In our newsletter’s Vol. 27, No. 3 (December 2021) we reported on an Ontario case called 2544176 Ontario Inc. v. 2394762 Ontario Inc. There, a mortgage lender’s intended exercise of its power of sale to a third party was set aside by the court, because it had failed to provide the borrower with a discharge statement as required under the Mortgages Act (“MA”). Now, that ruling has been overturned by the Ontario Court of Appeal – with the court’s reasons sharply focused on protecting the lender’s innocent purchaser.
The facts were rather unique: The borrower bought a gas station for $5.4 million with $3.79 million in mortgage financing. The mortgage went into default, the lender made a demand, and then it delivered a Notice of Sale a month later. Soon after, the lender commenced power of sale proceedings privately.
But unbeknownst to the lender, after receiving the demand, the borrower agreed to sell the property to a third party for $8.7 million, with an imminent closing date. The lender only found out a day after the 35-day standstill of its power of sale proceedings expired, when the borrower requested a discharge statement. The lender never provided one, however, having concluded (incorrectly) that the borrower’s redemption period had already expired, that its rights were lost and that the borrower’s intended sale was not legitimate. The lender listed the property for sale the next day and agreed to sell to a third party.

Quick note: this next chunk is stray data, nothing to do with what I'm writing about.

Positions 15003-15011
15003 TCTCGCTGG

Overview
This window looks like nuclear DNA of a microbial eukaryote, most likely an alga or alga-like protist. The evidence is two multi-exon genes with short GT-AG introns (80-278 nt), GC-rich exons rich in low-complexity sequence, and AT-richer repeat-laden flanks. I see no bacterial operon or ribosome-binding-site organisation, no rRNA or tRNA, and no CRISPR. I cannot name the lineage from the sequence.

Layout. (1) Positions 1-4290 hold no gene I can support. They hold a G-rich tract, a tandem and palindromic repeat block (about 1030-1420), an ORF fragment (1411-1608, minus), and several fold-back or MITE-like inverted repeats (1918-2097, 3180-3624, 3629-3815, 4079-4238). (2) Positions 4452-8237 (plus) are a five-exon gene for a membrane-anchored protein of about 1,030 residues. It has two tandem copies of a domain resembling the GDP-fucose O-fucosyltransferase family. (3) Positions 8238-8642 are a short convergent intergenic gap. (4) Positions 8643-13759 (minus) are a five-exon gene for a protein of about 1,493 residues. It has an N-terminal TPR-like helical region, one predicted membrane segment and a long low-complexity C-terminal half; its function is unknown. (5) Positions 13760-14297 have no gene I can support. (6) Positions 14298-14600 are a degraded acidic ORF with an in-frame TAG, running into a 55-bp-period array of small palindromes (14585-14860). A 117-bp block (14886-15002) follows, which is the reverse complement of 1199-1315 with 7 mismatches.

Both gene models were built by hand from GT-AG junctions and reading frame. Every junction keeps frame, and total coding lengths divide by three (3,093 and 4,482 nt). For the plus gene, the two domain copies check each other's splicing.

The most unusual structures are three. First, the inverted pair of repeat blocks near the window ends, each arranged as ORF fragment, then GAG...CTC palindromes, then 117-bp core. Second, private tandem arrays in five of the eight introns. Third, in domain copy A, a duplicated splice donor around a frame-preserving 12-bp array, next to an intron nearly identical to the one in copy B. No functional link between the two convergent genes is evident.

The borrower succeeded in having a judge declare the lender’s putative deal to be void. It was struck at a time when the lender’s enforcement rights were suspended under s. 22(2) and (3) of the MA, for its failure to deliver the discharge statement. This negated the intended sale, the judge said.
The Court of Appeal reversed this outcome. It did so based on the protections afforded to the innocent third-party purchaser through the combined operation of ss. 35 and 36 of the MA, together with what are known as the “Safe Harbour” provisions of the Ontario Land Titles Act (in s. 99(1.1)). In particular, those Safe Harbour provisions protect innocent buyers purchasing under the power of sale process, by declaring them to have taken good registerable title – provided the seller/lender makes certain declarations or otherwise professes to have complied with the power of sale process. This allows the buyer to walk away with good title even if the lender and borrower are still in dispute over aspects of the power of sale.
Section 35 of the MA is where those lender declarations are given legal force: It states that certain documents (including a Compliance Statement or Compliance Declaration) are considered “conclusive evidence of compliance” with parts of the MA and are “sufficient to give a good title to the purchaser”. Section 36 of the MA goes on to further protect the purchaser’s title even where specified notice requirements have not been strictly complied with.
With these two Acts working in combination, the lender’s third-party buyer received good and legal title to the property in this scenario, notwithstanding the defects in the power of sale process about which it had no knowledge. Admittedly, at the time of the sale, the lender’s enforcement rights were indeed suspended under s. 22(3) of the MA, but at that point the borrower simply had a claim against the lender for the improper exercise of the power of sale. The innocent purchaser had no part in that dispute; rather, its Safe Harbour rights “trumped” that conflict and left it capable of relying on the lender-provided compliance declarations when registering its title in the Land Titles office. Accordingly, the Appeal Court overturned the judge’s ruling, concluding it had been an error to set aside the lender’s sale to the third party. See 2544176 Ontario Inc. v. 2394762 Ontario Inc., 2022 ONCA 529 (CanLII); rev’g 2021 ONSC 3067 (CanLII).